The Heart of Instruction
Posted March 2, 2004
Though we haven't seen the content yet, the Sastric Advisory Committee has written a paper on the topic of how gurus and the GBC should interact. Since the study of sastra and the giving of advice on it is not the prerogative of a select committee, but rather is open to everyone, I am taking the initiative to give some advice, spontaneously, voluntarily, and free of charge. I hope they will find it useful.
Actually, provided we take "fanfare" out of the equation, most of us have been gurus at some time or another. Whenever we preach and thus infuse someone with enthusiasm to take to the bhakti path, we are a guru of the first kind-no less important than any other! After this initial step, ongoing help requires the second type of guru, the siksa guru. This is a person by whose words and shining example we gain faith progressively, even as we are on the path, doing all the motions of being a devotee. He helps us clear our way through our unseen obstacles to growth in love of Krsna, by showing us that weed that we thought was plant, and that plant that we thought was weed. He gives us courage and empowers us to uproot these weeds through sastric vision, and so tests our sincerity to not use bhakti as a crutch for a weakness or material desire, but as a powerful tool in that most important mission in life- self realization.
Now, generally, according to Rupa Goswami, the siksa guru becomes the third type of guru, the diksa guru, from whom one accepts a mantra and formalizes one's commitment to the path- not to him personally, nor to ISKCON, as some think! So all of us who are being siksa gurus in this way can be expected to be diksa gurus, or if the need has arisen, be so already. Srila Prabhupada expected it, telling a room full of disciples "you all be gurus!" Lord Chaitanya also.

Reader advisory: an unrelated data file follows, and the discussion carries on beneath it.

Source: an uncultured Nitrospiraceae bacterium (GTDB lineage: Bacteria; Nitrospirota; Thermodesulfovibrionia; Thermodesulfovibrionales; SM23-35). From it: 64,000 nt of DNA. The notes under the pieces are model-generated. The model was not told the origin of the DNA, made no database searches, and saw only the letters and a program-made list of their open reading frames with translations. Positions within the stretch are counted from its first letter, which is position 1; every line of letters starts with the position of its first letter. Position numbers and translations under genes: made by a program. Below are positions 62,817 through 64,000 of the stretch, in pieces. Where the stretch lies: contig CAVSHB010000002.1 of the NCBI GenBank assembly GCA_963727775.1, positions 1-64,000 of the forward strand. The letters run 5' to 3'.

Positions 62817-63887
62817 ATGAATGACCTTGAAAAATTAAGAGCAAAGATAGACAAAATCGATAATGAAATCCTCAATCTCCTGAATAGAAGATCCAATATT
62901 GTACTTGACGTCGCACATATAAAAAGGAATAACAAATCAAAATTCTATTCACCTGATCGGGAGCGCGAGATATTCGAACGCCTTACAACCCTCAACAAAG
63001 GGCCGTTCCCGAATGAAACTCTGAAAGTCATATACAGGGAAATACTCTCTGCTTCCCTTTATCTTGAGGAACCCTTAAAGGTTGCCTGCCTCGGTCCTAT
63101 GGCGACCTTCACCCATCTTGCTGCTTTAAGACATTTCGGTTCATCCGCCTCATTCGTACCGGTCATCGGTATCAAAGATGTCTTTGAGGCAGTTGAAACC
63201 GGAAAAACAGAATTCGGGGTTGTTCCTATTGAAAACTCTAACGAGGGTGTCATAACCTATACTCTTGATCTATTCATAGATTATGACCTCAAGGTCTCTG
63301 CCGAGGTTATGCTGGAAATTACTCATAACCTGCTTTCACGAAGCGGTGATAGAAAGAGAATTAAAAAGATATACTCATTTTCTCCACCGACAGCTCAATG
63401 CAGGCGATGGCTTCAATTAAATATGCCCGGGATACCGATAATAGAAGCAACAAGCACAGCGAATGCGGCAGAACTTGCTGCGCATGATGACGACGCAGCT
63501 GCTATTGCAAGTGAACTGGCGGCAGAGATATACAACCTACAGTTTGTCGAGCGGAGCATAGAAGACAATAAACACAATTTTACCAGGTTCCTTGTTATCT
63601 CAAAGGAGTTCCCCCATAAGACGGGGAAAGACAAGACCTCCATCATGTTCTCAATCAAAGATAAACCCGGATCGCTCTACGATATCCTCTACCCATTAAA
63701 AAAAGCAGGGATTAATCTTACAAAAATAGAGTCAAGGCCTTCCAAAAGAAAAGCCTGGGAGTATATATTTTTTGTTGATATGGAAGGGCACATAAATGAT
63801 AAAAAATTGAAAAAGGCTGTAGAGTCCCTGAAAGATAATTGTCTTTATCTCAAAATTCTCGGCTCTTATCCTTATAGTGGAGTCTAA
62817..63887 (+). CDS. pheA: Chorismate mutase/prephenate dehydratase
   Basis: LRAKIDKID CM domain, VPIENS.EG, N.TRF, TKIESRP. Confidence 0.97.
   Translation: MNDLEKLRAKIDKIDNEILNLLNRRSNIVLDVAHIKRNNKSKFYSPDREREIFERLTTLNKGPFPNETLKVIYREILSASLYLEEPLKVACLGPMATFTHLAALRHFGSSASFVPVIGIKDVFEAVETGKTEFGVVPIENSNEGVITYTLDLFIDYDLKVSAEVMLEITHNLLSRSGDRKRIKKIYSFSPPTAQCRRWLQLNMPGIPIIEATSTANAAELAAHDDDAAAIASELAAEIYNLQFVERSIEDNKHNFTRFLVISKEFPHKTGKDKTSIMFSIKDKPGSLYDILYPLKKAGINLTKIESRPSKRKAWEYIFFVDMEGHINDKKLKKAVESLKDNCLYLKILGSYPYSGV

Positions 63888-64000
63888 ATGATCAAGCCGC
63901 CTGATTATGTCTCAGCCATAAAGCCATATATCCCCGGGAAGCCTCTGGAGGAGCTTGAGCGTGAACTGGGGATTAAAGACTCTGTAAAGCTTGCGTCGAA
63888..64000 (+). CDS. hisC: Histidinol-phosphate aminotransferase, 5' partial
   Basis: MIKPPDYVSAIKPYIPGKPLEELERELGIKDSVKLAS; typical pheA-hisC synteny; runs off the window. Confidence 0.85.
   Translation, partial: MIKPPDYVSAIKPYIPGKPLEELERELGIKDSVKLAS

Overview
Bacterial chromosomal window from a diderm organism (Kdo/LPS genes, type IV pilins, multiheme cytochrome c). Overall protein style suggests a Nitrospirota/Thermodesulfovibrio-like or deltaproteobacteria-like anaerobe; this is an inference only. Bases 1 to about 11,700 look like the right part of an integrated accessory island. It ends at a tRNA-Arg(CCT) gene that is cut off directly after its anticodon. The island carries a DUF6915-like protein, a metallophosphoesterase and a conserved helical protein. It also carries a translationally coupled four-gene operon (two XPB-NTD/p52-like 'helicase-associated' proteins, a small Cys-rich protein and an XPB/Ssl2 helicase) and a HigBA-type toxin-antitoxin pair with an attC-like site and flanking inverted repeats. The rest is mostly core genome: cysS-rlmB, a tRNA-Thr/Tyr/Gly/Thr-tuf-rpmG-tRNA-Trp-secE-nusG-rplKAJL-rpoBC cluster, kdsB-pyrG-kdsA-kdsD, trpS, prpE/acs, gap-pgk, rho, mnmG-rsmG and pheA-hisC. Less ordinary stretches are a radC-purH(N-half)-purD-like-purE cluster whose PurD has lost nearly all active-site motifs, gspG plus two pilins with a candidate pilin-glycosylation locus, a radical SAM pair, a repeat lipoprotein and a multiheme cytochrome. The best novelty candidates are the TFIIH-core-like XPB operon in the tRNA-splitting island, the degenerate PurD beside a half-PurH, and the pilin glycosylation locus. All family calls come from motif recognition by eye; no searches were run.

Unfortunately, the GBC- and the ritviks as well- will tell us" yes, you can become siksa gurus, but not diksa gurus", which is a criminal restriction, as the reason that the siksa guru generally becomes the diksa guru is that this is the person whom the disciple naturally has faith in. He has done the work on the disciple's heart- laid the foundation for strong faith in bhakti to Lord Krsna. Naturally (and bhakti is a very natural process) one wants to accept the mantra and offer one's commitment to Krsna through him. Maybe this is the only time in history that such natural development of faith is subject to control and even legislation by a managerial body, our GBC.
They have instead reduced this natural faith to a fanfare of over bloated sentiment for certain persons whose primary qualification is to be able to hear, unembarrassed, vastly exaggerated praises of themselves on a daily basis. The focus of faith has shifted from Krsna, to a person- not a transparent one- but very opaque indeed. He is opaque to the degree he imitates Srila Prabhupada rather than following his footsteps. The GBC have carefully protected the interests of these diksa- daksine- and- glory- acceptors, by passing a resolution which forbids those not approved by them, regardless of qualification, to initiate. In addition they have passed a resolution which has shocked all those that know that the meaning of diksa is not to become institutionalized, but devoted to Krsna: that new initiates should take extra vows at initiation, promising to stay within ISKCON.
As a general rule, we should follow higher authority, but the example of Bali Maharaja is clear- to reject any instruction which is not based on strict adherence to the path of bhakti to Lord Krsna, regardless of whom it emanates from. All instructions are subservient to the injunction to accept what is favorable to Krsna consciousness and reject what is unfavorable. This is the heart of all instruction.